Every Dish Has A Past:

A Workshop in Historic Recipe Research

Historic Deerfield Mass.

March 18, 2013 – March 20, 20138:30 am – 5:00 pm

gillis_tablesettingSandra L. Oliver, noted food historian and celebrated author, will lead an intensive three-day workshop in historic recipe research. Each participant selects a recipe and an alternative they would like to research. Class time is divided between lecture and discussion time, and Oliver will teach a method of conducting the research. Each participant will use a combination of resources both real—books in the room—and virtual—on-line resources via computer—to conduct research. Participants are encouraged to bring a computer with wireless capacity. The workshop concludes with a cooking afternoon to test your recipe on the final day in the 1786 kitchen at the Visitor Center at Hall Tavern. Registration includes 3 nights stay Sunday, March 17 to Wednesday (morning), March 20 at the Deerfield Inn Carriage House and all meals. Traveling companions not attending the workshop may come and share in meals for an extra cost. The workshop is limited to 15 participants.

To register Contact

Julie Orvis     Historic Deerfield       413-775-7179         events@historic-deerfield.org

This entry was posted in Uncategorized and tagged , , , , , , , , , , , , , by Sandie. Bookmark the permalink.

About Sandie

Since I was a small child I have loved early fireplaces and the smell of smoke in an old house. However it was not until about Fifteen years ago that my journey into hearth cooking began. It all started at the Hurd House Museum in Woodbury Ct. I was the director of the Junior Docent program and among the programs each week we cooked. At about the same time a group of us started the Culinary Historians of Connecticut meeting once a month to discuss equipment used, receipt (18th century term for recipe), and anything between the late 1600 to late 1700 that had to do with hearth cooking. We were fortunate to try our hand at cooking at several Museums throughout Ct and many more private homes. We made cheese; we held a late 1600 dinner and shared our knowledge with others. Our group designrd our own tours such as the Kitchens of Old Wethersfield. In 2000 we were delighted to host the Historic Foodways group of ALFAM at the Hurd House during their conference at Mystic Seaport. We put together a great workshop of Puddings, Sausages, Brown Bread, Beverages you name it we offered it. I am now a member of the ALFAM foodways group. Then it was off to Colonial Williamsburg for the seminar The Art of 18th-Century Cooking: Farm to Hearth to Table. During the years I joined many workshops in Sturbridge Village plus their Dinner in a Country Village and breakfast at the Freeman Farm. So I was pretty much hooked on heart cooking and the 18th century way of life. I joined a wonderful group of ladies and we started the “Hive” a place to improve and grow your 18th century impression and offer research about material culture in 17070’s New England. We also travel with friends and have displays of clothing and teas at Museums in Massachusetts. Many events are held at the Hartwell Tavern at Minute Man National Park. They have been gracious enough to let us play there and entertain and share our knowledge with their visitors. Please visit our “Hive” site if the 1700 interest you. Then the move to New Hampshire and a job at Strawberry Banke in Portsmouth as the co-coordinator of the Junior Role Playing workshop and eventually cooking in front of the hearth at the Wheelwright house. Not only did I enjoy making my evening meals at the hearth to take home but also talking with the visitors. I am an entertainer after all, check out my program page. Most recently I am working at the Museum of Old York in Maine as an educator, hearth cook and organizer of the Junior Docent cooking program in the summer. See some photos in the archive file Because I do make food with the docents and serve food to the public at our Tavern Dinners I took the National Restaurant Association tests called ServSafe and now have my Certification as a Restaurant Manager. I look forward to the Museum of Old York opening again this March 2012 and getting back to the hearth and teaching, however for now I’m cooking at home and enjoying doing so.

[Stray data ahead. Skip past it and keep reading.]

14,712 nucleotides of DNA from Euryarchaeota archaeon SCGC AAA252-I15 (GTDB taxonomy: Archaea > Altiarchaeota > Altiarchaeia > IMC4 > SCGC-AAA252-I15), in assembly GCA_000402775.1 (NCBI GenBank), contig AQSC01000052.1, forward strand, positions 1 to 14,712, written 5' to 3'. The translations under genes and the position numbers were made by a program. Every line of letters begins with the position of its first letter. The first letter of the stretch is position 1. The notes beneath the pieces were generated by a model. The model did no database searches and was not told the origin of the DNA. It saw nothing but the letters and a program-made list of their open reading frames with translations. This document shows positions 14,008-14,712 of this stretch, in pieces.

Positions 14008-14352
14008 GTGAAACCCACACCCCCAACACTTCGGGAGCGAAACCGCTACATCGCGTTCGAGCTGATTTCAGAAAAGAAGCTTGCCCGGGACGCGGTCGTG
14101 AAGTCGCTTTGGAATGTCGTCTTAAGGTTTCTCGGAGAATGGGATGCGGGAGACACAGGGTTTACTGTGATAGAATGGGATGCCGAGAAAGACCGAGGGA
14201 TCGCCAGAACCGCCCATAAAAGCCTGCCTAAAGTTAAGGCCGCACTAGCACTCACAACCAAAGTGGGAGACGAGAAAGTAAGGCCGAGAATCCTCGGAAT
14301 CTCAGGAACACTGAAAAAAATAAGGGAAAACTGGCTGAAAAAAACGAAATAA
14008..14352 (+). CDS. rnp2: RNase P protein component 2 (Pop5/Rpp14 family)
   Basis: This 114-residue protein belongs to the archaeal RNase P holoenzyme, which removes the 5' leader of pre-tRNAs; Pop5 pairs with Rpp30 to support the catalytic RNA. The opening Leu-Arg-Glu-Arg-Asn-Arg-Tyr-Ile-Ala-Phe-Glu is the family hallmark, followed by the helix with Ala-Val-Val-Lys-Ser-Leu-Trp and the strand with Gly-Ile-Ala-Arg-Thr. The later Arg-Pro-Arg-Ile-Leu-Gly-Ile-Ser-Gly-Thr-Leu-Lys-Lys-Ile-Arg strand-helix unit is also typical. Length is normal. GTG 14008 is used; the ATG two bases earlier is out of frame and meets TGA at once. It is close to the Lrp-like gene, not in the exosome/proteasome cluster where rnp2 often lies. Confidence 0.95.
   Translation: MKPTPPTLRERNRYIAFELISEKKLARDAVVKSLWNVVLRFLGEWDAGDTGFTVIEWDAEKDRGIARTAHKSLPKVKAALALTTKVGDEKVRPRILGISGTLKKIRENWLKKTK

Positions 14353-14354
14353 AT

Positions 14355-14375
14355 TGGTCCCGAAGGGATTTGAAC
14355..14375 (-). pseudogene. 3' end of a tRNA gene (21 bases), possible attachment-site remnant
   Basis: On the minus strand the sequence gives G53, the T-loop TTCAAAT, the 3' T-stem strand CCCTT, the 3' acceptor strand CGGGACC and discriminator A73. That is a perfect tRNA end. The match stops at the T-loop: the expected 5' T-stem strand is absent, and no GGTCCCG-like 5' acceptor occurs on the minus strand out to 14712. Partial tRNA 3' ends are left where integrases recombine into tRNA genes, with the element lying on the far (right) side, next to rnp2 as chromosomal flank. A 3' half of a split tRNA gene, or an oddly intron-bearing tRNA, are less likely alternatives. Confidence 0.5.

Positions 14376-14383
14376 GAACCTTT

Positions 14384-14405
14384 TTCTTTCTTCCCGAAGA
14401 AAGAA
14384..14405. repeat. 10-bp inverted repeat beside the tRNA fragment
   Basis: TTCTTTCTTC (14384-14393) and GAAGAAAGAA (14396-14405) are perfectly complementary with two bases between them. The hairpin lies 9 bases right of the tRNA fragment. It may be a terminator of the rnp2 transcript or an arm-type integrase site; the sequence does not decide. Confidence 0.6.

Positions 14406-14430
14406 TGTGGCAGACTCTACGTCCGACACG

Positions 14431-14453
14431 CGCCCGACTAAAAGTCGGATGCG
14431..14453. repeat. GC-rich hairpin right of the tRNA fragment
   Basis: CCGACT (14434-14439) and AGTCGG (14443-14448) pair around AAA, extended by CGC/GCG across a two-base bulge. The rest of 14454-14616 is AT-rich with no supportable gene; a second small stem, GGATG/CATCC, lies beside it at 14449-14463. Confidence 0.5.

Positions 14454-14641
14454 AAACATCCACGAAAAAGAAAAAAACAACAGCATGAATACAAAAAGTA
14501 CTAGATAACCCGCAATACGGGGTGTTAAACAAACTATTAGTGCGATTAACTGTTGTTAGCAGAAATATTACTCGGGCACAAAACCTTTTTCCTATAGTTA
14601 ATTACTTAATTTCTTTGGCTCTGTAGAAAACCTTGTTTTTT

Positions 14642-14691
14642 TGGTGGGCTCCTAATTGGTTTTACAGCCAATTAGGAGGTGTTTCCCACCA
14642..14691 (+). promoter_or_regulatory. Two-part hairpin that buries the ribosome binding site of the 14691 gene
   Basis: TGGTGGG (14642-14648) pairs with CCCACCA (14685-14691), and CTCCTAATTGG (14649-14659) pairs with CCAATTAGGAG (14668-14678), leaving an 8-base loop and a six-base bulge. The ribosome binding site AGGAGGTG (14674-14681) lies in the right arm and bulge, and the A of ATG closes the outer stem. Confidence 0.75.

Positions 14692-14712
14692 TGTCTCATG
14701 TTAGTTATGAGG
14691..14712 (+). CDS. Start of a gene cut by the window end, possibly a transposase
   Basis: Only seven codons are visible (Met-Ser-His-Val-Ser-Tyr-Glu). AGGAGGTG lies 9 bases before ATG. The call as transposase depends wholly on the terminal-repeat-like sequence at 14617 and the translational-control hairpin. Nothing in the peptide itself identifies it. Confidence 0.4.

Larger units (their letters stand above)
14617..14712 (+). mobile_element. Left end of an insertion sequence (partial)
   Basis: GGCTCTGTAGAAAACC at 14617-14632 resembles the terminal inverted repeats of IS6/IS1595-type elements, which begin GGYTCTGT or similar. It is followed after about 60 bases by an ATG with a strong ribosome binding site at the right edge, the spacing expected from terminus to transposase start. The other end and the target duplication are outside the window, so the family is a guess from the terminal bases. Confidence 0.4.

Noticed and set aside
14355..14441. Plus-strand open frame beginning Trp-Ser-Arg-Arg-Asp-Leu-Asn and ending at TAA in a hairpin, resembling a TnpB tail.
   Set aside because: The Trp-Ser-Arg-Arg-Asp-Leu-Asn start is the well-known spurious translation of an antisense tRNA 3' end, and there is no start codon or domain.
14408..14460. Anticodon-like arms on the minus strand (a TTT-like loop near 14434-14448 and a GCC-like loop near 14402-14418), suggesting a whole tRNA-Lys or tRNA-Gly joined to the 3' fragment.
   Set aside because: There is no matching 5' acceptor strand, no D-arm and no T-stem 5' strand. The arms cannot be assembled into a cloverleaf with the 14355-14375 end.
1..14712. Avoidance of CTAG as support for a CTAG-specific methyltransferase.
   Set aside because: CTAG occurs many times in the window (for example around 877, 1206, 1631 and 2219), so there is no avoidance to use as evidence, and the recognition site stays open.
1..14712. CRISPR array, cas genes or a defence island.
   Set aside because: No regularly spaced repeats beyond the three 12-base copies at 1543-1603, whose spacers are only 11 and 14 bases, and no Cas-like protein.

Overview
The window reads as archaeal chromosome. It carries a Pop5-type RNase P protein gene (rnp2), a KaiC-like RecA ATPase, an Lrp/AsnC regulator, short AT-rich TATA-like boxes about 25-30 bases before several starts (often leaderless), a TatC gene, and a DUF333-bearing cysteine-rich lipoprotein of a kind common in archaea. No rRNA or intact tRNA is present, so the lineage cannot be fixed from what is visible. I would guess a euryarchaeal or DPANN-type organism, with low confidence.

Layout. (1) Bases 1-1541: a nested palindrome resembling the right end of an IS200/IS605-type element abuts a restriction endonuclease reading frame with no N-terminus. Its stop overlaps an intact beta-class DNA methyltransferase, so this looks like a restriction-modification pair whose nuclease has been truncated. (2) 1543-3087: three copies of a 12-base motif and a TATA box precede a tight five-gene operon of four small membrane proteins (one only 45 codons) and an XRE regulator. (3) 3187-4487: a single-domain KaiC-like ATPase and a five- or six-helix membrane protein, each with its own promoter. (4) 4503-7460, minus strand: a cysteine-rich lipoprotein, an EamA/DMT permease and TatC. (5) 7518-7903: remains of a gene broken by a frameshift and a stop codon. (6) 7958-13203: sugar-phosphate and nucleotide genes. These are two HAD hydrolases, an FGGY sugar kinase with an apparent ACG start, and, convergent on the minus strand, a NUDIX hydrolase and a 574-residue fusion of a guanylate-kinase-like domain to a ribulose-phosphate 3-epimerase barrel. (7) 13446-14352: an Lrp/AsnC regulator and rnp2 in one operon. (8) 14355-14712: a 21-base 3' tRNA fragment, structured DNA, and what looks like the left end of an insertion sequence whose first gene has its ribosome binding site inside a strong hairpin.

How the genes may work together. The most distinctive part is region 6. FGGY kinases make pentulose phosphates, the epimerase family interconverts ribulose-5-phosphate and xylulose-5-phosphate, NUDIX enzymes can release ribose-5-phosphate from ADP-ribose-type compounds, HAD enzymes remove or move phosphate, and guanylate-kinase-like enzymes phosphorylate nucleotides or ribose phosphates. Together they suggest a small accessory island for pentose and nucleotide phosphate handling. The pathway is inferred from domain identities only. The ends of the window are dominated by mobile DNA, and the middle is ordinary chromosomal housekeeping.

3 thoughts on “Every Dish Has A Past:

  1. I was thinking of going to the Hive Meeting in March but I just read that you leave out the spirits in your drinks – not the way our forefathers did it I’ll bet. I have been reading your posts for awhile now and they just go on and on – can’t believe what you have done and how busy a schedule you have. By the way, how did that homemade sausage come out?
    How is your new fireplace coming along? Keep up the good work 🙂

  2. I loved the “they really ate that” theme. How wonderful to read of someone else who’s excited to work with bladders!
    My principal curiosity was about the fish-heads. Based on your research, do you feel that fish (in the 18th c) would have generally been prepared (planked, put in a soup etc) with the head ON? While I’ve seen plenty of recipes that call for the fish to be scaled and cleaned I’ve only found one-in The Lady’s, Housewife’s, and Cookmaid’s Assistant by E. Taylor-that tells you to cut the head off (not with terribly diligent searching). However, I just read an archaeology report that mentions an abundance of fish skulls found in a yard without the other bones. I’d be grateful for any ideas you have!

Leave a Reply

Your email address will not be published. Required fields are marked *